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Holi: Festival of Colours

Holi: Festival of Colours
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By: Er. Prabhat Kishore

India is the country of festivals, which symbolises it’s enriched culture, tradition and civilisation. The festivals are based on geological happenings, mythological beliefs, happiness and joy, changes of seasons and various other factors. Holi is one such festival, which is called Rangotsava (festival of colours), Basantotsava (festival of spring) or Premotsava (festival of love). It is celebrated over two days. The first day, called Chhoti Holi or Holika Dahan and the second day, called main Holi, are celebrated with enthusiasm and fun.

Holika Dahan falls on Purnima of the Phalgun Shukla Paksha and symbolises the victory of good over evil. The Puran deals that on this day Bhagwan Vishnu in the form of Narsingham, who was half Nar (human)  and half Singh (lion)  killed the Demon King Hiranyakashipu for his evil deeds and saved the life of His disciple Prahlad.

People lit bonfires in order to remove negativity from their lives and pray for the wellbeing of the family and society. To remove negativity from the house, its cleanliness is necessary. According to the Panchang, HolikaDahan is performed during the Pradosh Kaal (which starts after sunset) while the Purnamasi Tithi  prevails, while Holi is celebrated on Chaitra Krishna PakshaPratipada.

Holi is an ancient Sanatan Dharma festival with its cultural rituals, which has been dealt in Puran, DaskumarCharit, Kalidas’s writings. It is also mythologically related to Bhagwan Krishna and Radha. It has special significance in BrajBhoomi, the birth place of Krishna and in Barsana, the village of Radha.

The Latthmar Holi of Barsana is famous world-wide. The women (as Gopis) use lathi (sticks) to beat the men (as Gops), who protect themselves with Dhals (Shields). It is also related to Bhagwan Ram in Tretayug, which reflects in the folk song “Holi KheleRaghuwiraAwadh Mein”.

Holi celebrates the arrival of summer and end of winter season in Indian Sub-continent. It is also an invocation for a good harvest spring season. It is also Known as Phagwa (named after Phalgun month), Rangwali Holi, Dhulendi, Dhuleti, Dol Purnima, DolJatra,  Pali etc. Outside India, it is famous and celebrated in Nepal, Bangala Desh, Surinam, Mauritius, Fiji, Trinidad, Guyana, Singapore, Indonesia, Malaysia, Jamaica and other countries with great zeal.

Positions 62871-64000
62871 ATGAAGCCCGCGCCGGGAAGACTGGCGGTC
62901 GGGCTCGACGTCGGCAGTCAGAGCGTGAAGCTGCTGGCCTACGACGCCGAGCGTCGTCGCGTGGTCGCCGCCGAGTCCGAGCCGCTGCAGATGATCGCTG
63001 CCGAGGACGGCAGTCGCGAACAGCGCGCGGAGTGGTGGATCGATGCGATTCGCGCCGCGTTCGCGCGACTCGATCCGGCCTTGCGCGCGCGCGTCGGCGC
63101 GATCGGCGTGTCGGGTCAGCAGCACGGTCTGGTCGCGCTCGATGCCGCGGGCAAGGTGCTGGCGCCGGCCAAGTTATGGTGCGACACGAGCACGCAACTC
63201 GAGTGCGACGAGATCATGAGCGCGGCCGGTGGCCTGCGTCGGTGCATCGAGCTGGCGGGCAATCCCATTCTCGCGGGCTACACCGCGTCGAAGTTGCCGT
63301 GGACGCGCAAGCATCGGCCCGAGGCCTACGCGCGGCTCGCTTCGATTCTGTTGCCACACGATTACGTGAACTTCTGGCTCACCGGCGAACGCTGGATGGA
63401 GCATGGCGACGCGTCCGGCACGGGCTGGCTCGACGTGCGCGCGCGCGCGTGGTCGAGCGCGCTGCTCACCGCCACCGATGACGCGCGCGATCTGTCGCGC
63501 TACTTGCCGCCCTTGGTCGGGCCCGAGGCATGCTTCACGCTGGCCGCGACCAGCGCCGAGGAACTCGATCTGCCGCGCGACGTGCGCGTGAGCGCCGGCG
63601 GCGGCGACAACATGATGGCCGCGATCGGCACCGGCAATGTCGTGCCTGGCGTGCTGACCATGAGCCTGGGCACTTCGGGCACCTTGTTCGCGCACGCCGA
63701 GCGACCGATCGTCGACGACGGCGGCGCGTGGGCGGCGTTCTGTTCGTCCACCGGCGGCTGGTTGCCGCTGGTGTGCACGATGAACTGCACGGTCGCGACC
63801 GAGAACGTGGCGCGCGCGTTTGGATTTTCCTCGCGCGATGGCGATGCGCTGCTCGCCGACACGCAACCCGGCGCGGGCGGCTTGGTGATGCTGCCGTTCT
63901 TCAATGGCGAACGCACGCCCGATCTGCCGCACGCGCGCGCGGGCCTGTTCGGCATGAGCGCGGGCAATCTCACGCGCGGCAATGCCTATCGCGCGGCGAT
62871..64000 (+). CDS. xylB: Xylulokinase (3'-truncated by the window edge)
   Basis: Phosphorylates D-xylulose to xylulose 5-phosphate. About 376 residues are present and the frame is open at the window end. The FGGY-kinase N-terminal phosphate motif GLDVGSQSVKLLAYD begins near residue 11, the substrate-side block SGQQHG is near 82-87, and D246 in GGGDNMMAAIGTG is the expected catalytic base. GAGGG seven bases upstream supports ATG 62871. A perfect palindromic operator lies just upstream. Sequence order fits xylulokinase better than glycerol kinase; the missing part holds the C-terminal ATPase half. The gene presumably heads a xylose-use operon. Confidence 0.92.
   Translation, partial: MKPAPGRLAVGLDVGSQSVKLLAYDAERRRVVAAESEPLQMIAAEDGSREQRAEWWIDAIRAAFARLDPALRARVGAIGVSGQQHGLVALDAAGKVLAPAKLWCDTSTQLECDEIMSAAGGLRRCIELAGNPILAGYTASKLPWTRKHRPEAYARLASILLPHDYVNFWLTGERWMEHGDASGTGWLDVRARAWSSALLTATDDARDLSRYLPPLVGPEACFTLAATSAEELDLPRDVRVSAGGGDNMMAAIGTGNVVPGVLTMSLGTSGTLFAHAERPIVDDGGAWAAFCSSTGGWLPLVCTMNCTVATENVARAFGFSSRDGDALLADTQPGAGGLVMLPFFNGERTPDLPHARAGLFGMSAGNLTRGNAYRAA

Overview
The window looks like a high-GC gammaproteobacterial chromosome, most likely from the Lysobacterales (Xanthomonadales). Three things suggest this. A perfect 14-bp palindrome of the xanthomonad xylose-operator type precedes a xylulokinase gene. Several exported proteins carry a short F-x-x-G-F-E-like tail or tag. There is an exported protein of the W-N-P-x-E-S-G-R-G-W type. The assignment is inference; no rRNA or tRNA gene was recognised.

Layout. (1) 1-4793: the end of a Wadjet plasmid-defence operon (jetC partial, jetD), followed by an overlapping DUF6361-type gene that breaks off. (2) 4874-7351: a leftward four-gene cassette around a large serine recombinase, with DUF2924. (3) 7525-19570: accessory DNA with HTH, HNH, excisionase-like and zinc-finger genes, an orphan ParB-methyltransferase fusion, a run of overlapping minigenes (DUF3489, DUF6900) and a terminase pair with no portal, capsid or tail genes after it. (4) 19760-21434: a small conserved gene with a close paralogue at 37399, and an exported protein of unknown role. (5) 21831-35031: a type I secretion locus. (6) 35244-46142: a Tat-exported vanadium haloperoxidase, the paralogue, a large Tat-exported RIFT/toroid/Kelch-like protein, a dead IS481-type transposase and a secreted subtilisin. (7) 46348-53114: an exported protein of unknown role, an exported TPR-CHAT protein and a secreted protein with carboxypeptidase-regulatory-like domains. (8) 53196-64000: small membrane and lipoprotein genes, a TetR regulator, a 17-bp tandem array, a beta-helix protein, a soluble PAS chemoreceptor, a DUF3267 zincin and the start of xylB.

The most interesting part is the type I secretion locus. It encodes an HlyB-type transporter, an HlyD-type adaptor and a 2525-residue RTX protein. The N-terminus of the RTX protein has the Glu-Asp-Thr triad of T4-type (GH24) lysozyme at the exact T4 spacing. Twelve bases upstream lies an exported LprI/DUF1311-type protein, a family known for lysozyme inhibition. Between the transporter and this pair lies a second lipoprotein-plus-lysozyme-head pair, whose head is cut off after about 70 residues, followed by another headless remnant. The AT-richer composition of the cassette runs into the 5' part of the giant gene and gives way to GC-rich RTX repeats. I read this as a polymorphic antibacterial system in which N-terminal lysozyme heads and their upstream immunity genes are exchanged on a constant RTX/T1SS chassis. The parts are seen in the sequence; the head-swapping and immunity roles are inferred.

On the day of Holi, people apply coloured powder solutions (Gulal) in the day-time and Abir in the evening. The custom and celebration vary with regions. It marks an occasion to renew ruptured relationship, eliminate conflicts, and get rid of ourselves from emotional impurities from the past.

Sikhs have traditionally celebrated the festival with its historic texts referring to it as Hola. Shri Guru Govind Singhji Maharaj modified Holi with three day Hola Mohalla extension festival of Martial Arts. The extension started the day after the Holi festival in Anandpur Sahib where the Sikh soldiers would train in various military exercises.

People must be aware of their wealthy health as well as environment. Hence, they should celebrate eco-friendly Holi by using natural and herbal colours &gulal instead of chemical-based synthetic colours and gulal. Herbal gulal is made from flowers, fruits, leaves and locally available ingredients. Palak (Spinach) and Mehandi  is used for preparing green colour, Rose for pink colour, Haldi and Flowers of Palas and Genda (Marigold) for yellow and saffron colour, Chukandar (beetroot)  for red colour. Chandan (Sandalwood) and other flowers and leaves are used for preparation of various other natural colours.

In addition to real life, the festival has been portrayed in reel-life of movies & serials too. The big as well as small screens acted as a catalyst to spread the festival vibes among the people. Several movies have become hit only because of Holi scenes and its melodious songs.   Numerous melodious famous songs like “ Rang Barse Bhinge Chunarwali  Rang    Barse “, “ Holi Khele Raghuvira Awadh Mein “, “ Ang Se Ang Lagana Sajan“,  “Holi Ke  Din  DilKhilJate  Hain“, “ Aaj NaChhodenge  Bas  HamjoliKhelenge  Ham Holi “,  “ Apne  Rang  Mein  Rang De  Mujhko“, “ Mal De GulalMohe, Aaye Holi Aaye Re “, “ Jogira  Holi  KhelatNandlalAao  Re  Aao Khelen Holi Brij  Mein “, “ Holi  Aaye Re Kanhayee” , “Mohe Chhedo  Na Nand KeLala “, “Tan  Rang  Lo  JeeAaj  Man  Rang  Lo”,   etc. are powerful enough to make  people emotional.

Now in the age of globalisation, Holi is not limited to a particular religion and belief, but is open to all communities and humankind. It represents arrival of spring, season of love, and forgiving others for past wrongdoings. It is the symbol of joy, humour, friendship, and positivity in human life.

(The author is a technocrat and educationist based in Patna)

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